See also: feill and féill


Scottish GaelicEdit

Alternative formsEdit


From Old Irish féil ‎(feast-day, festival) (compare Irish féile, Manx feaill), from Latin vigilia ‎(wakefulness, watch), from vigil ‎(awake), from Proto-Indo-European *weǵ- ‎(to be strong).



fèill f ‎(genitive singular fèille, plural fèillean or fèilltean)

  1. (dated) feast, festival
    a' cumail là féille‎ ― observing or holding a festival or holiday
    féill an roid, féill-roid‎ ― the autumnal equinox, rood-day
    Cùn an fhéill air an latha.‎ ― Keep the festival on the right day.
    1. vigil of a festival
    2. banquet where the chief presided
    3. guest at such a banquet
  2. fair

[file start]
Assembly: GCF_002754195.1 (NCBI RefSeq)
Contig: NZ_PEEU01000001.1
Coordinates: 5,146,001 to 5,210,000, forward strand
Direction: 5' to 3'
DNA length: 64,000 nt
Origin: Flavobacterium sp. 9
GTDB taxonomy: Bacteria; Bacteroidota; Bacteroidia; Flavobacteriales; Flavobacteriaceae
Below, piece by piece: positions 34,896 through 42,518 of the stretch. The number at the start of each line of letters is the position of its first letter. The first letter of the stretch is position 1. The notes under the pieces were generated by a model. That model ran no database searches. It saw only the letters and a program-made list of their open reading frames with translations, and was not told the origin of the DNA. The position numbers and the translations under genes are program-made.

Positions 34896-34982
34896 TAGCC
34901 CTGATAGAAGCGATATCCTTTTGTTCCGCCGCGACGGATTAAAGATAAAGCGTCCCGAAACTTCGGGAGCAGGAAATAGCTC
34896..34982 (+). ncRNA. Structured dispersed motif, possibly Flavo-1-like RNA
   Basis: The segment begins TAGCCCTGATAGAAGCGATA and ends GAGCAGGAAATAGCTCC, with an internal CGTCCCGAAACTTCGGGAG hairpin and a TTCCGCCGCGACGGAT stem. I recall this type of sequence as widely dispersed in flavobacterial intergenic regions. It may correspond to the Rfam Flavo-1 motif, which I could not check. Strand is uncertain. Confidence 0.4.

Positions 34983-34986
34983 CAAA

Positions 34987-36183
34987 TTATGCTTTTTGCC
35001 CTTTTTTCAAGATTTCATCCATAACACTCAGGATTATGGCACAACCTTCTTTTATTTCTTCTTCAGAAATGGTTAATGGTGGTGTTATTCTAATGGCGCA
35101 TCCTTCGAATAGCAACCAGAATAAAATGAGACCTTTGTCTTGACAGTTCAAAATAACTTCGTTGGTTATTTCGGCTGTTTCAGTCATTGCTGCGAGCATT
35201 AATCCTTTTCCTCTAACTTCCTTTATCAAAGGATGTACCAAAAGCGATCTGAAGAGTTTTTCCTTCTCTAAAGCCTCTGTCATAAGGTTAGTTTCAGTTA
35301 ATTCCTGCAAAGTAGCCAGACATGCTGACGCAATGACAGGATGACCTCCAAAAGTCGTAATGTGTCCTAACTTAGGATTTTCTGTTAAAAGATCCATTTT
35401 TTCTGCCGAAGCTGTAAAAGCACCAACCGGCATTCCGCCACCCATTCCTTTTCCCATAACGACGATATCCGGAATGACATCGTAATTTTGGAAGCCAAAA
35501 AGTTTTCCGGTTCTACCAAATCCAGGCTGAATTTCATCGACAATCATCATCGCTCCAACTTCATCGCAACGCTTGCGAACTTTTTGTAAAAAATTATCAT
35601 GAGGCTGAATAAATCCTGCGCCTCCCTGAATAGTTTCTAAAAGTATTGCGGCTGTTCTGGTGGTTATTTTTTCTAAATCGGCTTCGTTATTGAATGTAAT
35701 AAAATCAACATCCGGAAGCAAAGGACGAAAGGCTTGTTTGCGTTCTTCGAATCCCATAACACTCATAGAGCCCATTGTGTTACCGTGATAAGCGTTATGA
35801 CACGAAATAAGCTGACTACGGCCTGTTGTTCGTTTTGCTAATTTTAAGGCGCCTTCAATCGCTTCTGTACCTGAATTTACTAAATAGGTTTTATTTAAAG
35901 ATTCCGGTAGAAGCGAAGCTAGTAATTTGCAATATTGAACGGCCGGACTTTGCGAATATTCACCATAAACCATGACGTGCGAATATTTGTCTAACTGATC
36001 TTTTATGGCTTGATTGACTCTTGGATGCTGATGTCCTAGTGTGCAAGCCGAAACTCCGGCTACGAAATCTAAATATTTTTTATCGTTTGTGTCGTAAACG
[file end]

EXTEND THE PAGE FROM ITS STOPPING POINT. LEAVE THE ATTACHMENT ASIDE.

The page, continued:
3. market, sale
  4. holiday
    làithean féill‎ ― holidays, days of folly
  5. (business, economics) market, demand
    Chan eil fèill mhòr air.‎ ― There isn't a great demand/market for it.


Derived termsEdit


Scottish Gaelic mutation
Radical Lenition
fèill fhèill
Note: Some of these forms may be hypothetical. Not every
possible mutated form of every word actually occurs.


  • Faclair Gàidhlig Dwelly Air Loidhne, Dwelly, Edward (1911), Faclair Gàidhlig gu Beurla le Dealbhan/The Illustrated [Scottish] Gaelic-English Dictionary (10th ed.), Edinburgh: Birlinn Limited, ISBN 0 901771 92 9
  • A Pronouncing and Etymological Dictionary of the Gaelic Language (John Grant, Edinburgh, 1925, Compiled by Malcolm MacLennan)
  • féil” in Dictionary of the Irish Language, Royal Irish Academy, 1913–76.